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Before Ratings can rate a fund, it needs three years of data and research to back up the grade. So the latest additions to our funds coverage, some 50 equity funds we added in September, reflect those investment vehicles that debuted in September 2005.

The funds that launched that month are notable for the seachange they seemed to represent at the time. Still smarting from the late-trading and market-timing scandals but in the midst or a brisk recovery from the 2000-02 bear market, it seems the mutual fund industry -- against all expectations -- decided to get a bit of religion three years ago.

Largely absent from the accompanying table of the 50 equity funds born in September of 2005 are offerings of the "hot concept" variety that populated the industry's creations from the late 1990s. The list represents the latest open-end equity funds to be graded by Ratings. Three years of history are necessary for the review process.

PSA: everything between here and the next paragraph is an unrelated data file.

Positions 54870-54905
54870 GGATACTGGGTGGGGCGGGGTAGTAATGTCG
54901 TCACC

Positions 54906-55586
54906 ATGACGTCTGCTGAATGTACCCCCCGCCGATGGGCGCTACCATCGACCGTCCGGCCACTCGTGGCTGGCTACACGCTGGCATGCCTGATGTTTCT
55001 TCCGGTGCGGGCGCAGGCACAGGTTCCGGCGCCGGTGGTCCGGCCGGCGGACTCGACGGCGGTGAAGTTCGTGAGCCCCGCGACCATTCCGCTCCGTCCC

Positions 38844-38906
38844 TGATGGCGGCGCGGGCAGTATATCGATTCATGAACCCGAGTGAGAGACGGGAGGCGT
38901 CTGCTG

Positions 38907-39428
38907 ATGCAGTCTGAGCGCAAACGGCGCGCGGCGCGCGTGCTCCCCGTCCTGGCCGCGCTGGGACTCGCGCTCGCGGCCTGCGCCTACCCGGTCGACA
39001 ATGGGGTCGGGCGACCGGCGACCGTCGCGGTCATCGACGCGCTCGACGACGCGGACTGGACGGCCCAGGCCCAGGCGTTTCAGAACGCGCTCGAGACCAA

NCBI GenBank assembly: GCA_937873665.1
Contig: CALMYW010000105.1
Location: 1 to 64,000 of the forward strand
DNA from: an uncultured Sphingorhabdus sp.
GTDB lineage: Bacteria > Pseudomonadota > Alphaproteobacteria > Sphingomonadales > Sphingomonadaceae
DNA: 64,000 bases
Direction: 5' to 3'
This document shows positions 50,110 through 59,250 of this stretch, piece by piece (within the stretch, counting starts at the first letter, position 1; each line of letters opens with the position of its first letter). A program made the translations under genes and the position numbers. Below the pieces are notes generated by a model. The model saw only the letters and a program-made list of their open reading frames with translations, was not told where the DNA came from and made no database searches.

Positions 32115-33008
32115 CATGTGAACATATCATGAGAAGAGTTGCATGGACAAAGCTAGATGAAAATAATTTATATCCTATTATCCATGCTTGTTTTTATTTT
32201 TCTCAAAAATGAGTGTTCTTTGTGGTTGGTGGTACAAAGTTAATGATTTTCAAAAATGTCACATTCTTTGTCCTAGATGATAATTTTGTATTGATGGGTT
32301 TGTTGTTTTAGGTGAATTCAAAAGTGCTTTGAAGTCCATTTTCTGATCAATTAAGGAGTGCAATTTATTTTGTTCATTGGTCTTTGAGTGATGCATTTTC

Perusal of the list reveals fund names containing relatively subdued connotations such as "retirement," "value," "lifetime," "core," "disciplined," "hedged" and "real return." Missing are the shoot-for-the-moon high-growth handles reminiscent of a few years earlier.

Whereas the dominant marketing strategy of many stock funds in the late-1990s aimed at grabbing the "hot money" with market-eclipsing returns, the adjoining table seems to indicate by 2005 the objective had matured to a mission of acquiring investor assets by deliberately positioning funds for long-term, steady appreciation. If this indeed has become a permanent trend in the industry's approach to serving investors, then, at long last, chalk one up for the mutual fund world.

An indication that fund firms might be turning the corner and looking beyond the most recent quarterly performance numbers is the dominance of "target maturity" offerings in the table. A total of 16 funds from the AllianceBernstein Retirement Strategy, Hartford Target Retirement and MFS Lifetime groupings populate the list.